Review: FLUSH

by Lynn on February 3, 2023

in The Passionate Playgoer

Live and in person, at Théâtre français de Toronto, Berkeley Street Theatre, Toronto, Ont. until Feb. 5.

In French with English surtitles.

Written and directed by Marie-Claire Marcotte

Sound by Gilles Zolty

Projections by Teagan O’Bertos

Lighting by Duncan Appleton

Set and props by Brooklyn Bitner with the collaboration of Rory Jewiss

Costumes by Jeff Chief

A gentle, quirky play about family and forgiveness.

A woman named Corrine (Chanda Gibson) applies to rent a room in a rundown building. She carries a goldfish bowl with fish for “La Petite” (Hannah Forest-Briand), a girl who lives there, it seems. The landlady is Marthe (Genevieve Langlois) a rather curt, unsmiling soul who rents Corrine the room. Another boarder is Fred (Felix Leblanc) who plays the guitar and does errands. He seems a bit developmentally delayed. He works but is teased. La Petite is a lively girl, difficult, and a challenge in school. There is a familiarity between Corrine and Marthe.

The secrets of each character unravel slowly until we learn the stories of each and how they are connected to each other.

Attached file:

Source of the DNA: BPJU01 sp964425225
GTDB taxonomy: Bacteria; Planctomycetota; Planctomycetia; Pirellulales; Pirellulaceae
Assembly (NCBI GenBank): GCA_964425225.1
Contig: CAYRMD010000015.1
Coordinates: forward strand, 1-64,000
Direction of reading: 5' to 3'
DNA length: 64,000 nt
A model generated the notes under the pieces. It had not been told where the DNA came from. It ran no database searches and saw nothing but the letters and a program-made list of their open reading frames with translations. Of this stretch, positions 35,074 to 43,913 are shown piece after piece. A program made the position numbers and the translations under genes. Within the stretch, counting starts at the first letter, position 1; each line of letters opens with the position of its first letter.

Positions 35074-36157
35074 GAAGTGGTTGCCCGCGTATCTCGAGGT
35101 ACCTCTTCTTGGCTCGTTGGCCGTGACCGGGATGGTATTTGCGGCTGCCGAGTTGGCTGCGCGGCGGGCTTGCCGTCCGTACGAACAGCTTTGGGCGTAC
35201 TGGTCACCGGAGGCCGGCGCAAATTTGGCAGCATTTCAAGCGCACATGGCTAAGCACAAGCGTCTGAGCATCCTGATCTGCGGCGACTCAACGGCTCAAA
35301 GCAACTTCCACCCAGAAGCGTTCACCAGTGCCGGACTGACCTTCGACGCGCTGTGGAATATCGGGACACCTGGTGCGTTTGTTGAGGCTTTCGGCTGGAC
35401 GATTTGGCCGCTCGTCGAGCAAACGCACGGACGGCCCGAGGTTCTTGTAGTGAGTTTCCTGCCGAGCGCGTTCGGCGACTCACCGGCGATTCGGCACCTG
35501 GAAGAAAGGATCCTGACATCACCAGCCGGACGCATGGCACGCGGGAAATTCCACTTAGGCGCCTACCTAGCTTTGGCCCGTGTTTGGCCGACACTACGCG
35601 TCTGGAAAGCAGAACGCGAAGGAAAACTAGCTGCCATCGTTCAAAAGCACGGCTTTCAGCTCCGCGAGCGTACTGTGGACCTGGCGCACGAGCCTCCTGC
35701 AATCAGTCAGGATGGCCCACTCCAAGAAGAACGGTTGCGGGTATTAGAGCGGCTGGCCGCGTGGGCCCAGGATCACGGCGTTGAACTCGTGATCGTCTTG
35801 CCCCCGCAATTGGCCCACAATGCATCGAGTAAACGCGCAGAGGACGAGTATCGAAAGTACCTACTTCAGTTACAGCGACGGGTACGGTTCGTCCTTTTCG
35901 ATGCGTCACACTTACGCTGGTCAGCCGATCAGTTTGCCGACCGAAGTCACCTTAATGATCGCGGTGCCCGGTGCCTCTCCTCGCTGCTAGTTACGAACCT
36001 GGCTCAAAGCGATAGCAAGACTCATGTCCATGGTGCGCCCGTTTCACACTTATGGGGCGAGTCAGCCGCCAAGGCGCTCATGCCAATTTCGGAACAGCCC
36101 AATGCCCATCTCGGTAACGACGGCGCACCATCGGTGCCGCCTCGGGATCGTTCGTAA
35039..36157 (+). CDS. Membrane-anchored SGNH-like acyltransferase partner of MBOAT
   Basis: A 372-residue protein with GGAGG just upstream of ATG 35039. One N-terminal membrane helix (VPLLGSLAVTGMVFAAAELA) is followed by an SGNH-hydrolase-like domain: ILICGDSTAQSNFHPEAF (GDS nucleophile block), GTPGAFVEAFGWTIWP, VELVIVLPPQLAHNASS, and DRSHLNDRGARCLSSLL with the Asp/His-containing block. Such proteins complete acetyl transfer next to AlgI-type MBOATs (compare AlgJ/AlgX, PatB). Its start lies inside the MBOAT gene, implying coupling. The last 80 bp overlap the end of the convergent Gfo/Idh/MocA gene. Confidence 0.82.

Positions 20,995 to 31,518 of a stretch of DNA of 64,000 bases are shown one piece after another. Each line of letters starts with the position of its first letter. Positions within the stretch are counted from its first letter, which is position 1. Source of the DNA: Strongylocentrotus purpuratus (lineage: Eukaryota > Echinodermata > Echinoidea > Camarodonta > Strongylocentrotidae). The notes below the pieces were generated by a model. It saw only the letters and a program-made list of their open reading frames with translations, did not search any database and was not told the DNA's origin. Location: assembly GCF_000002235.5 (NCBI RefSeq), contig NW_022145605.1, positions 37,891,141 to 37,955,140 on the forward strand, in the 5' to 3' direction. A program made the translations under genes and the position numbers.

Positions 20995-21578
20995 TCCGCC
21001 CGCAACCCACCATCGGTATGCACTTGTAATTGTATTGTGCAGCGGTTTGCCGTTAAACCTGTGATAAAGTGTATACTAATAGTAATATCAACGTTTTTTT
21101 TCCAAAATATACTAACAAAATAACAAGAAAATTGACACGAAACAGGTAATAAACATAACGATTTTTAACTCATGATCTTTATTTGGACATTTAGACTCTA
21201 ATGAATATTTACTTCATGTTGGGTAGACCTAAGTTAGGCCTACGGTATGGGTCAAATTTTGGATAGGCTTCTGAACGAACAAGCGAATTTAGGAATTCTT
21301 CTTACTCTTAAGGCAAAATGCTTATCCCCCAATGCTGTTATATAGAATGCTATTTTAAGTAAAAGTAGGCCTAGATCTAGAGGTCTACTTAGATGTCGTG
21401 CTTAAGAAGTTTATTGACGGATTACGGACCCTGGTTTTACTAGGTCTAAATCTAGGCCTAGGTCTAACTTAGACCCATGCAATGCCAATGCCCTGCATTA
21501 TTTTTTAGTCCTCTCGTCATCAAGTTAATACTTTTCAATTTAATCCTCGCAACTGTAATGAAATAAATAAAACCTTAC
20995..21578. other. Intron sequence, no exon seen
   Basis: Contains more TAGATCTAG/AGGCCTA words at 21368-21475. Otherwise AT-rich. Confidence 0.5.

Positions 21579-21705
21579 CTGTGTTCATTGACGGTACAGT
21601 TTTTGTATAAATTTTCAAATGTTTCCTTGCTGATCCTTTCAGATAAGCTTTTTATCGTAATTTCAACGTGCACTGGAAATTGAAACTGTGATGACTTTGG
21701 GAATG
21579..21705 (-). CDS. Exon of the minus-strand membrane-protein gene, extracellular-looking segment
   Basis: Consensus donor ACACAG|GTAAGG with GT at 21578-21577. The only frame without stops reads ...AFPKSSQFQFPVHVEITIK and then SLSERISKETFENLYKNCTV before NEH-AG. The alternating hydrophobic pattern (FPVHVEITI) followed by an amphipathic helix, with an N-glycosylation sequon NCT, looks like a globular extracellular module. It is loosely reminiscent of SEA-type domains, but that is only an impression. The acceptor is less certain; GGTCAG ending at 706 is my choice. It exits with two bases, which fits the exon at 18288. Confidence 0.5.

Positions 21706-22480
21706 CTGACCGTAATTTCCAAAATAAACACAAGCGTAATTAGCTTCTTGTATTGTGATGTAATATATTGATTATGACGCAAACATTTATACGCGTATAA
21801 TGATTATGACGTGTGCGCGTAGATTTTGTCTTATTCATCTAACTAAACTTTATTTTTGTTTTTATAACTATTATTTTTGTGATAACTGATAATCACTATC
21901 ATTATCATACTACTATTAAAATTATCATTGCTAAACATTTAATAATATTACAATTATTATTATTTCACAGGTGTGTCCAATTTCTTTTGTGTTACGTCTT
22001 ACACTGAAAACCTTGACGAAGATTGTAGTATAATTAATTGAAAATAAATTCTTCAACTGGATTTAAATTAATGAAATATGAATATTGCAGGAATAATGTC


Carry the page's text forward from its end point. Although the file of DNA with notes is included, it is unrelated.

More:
The acting of the four is fine, mysterious, funny, confident and bold. The piece is written and directed by Marie-Claire Marcotte. The direction is full of whimsy, impish humour and quiet emotion. The title comes from Corinne’s efforts to flush the dead goldfish down the toilet, only to have them back up in another toilet in the same building. Life continues in strange ways.

The problem with the writer also being the director is that the writer doesn’t know when to cut from the script and the director won’t tell her. Even at 95 minutes with no intermission the piece needs a bit of judicious cutting. Information is repeated in some scenes. The play looked like it was about to end a few times, but then went on.

Perhaps this might help… Fred loves playing his guitar and Marthe has told him to stop, usually when he is in the basement singing and playing loudly. But Marthe realizes this gives Fred pleasure and she has decided not to tell him to stop and just let him play. He plays anyway every time he can. Towards the end, Fred is playing and singing loudly. It’s the first time in the play he’s sung a whole song. He’s surprised that Marthe hasn’t stopped him—in fact she is out. So he continues singing. The song doesn’t need to be there and prolongs the play unnecessarily—the information has already been established–and should be cut. What should be the last scene—all four characters are sitting at the dinner table, eating—is prolonged as well when there is a loud knocking at the door. Corrine goes to the door to deal with the person knocking. She knows who it is. Unnecessary again. In an earlier scene Corinne dealt with the person in a phone call explaining her situation. It was clear and that should have been the end. Her going to the door will only re-iterate the information she told the guy on the phone. Cut this bit. End the play with the four characters eating a communal dinner. It finalizes a lovely moment and does not dilute it with unnecessary stuff.

Presented by Théâtre français de Toronto

Opened: Feb. 1

Closes: Feb. 5.

Running time: 95 minutes (no intermission)

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